Originally, these lorry-mounted guns were provided by the Navy. At the end of May 1940, the Admiralty informed the War Office (telegram dated 30.5 in file WO 199/523) that lorry-mounted gun batteries with over a hundred guns in all were being formed, as follows:
- Three Royal Marine batteries (R.M.1, R.M.2, R.M.3) with 8 x 12pdrs each
- Six batteries each in the ports of Chatham, Portsmouth and Devonport, numbered C.1 to C.6, P.1 to P.6 etc. In all three cases the first four batteries would have 2 x 3pdrs and 2 x 12pdrs, and the batteries numbered 5 and 6 four 4in guns.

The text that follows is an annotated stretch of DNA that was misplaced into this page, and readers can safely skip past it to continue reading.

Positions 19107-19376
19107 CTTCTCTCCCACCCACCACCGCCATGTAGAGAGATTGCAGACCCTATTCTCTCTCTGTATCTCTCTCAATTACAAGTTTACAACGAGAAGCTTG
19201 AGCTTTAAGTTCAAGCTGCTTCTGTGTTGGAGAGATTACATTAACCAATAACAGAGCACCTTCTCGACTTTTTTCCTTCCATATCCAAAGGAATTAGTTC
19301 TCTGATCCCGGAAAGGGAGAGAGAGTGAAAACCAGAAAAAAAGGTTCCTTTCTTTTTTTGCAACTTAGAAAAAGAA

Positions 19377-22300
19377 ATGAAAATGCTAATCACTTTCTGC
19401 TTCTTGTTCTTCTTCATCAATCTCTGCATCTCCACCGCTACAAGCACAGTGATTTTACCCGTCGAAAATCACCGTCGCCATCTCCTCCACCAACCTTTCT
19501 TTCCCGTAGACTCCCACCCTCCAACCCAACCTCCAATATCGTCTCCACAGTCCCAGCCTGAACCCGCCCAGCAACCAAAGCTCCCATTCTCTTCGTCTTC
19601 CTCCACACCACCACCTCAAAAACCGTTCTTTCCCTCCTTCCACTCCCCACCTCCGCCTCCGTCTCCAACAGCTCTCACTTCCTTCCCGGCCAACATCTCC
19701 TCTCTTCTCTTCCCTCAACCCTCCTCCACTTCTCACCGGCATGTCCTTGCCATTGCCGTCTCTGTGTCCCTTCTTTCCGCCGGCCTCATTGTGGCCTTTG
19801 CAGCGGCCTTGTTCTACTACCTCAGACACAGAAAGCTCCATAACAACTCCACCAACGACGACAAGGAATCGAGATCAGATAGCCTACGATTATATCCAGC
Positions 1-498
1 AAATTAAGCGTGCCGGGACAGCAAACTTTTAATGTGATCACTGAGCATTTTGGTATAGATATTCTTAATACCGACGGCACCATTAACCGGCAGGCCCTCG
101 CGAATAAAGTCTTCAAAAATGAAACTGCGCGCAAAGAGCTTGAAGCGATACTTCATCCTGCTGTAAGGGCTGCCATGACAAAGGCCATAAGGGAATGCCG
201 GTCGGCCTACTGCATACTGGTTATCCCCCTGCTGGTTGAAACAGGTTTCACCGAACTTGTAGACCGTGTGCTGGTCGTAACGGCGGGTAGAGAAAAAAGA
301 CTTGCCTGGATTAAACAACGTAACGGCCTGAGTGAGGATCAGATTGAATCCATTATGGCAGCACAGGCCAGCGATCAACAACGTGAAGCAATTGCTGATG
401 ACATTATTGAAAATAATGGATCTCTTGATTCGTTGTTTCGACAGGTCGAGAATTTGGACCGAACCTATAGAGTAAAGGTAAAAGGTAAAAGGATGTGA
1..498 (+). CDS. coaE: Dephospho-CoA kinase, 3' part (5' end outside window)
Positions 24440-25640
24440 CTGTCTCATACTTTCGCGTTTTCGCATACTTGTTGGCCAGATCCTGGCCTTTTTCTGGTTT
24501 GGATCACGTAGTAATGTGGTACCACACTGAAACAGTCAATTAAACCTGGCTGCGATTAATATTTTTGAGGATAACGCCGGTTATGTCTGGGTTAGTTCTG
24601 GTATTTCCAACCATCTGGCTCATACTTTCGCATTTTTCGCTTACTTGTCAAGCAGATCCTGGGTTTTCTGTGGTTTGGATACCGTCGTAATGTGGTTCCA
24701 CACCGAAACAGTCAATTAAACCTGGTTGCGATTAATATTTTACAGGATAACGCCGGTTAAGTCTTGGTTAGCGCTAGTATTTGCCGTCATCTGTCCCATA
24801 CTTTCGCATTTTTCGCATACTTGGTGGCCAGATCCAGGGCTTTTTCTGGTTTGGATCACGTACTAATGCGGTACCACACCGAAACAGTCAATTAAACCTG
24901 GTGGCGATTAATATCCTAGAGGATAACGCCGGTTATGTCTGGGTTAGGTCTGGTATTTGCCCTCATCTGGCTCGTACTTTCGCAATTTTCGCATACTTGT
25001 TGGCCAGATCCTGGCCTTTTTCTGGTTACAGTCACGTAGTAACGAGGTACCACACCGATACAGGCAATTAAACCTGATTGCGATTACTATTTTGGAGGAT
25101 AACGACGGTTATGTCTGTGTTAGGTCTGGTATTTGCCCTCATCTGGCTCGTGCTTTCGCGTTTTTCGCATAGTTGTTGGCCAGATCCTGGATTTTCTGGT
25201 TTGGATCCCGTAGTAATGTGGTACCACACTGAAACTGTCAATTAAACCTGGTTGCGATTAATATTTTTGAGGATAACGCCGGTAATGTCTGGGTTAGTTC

According to various sources, the total number of lorry-mounted 4in guns was between 40 and 50, and it does seem that some more batteries were added later. The 69th Anti-tank Regiment (45th Inf Division, defending the southern Kent/eastern Sussex coast) had the RM battery designated C.7 and equipped with 7 x 4in guns attached in July; at some point in Aug. the Marines left and handed over their guns to 273 Bty of that regiment (which was at that time still very short of “real” anti-tank guns).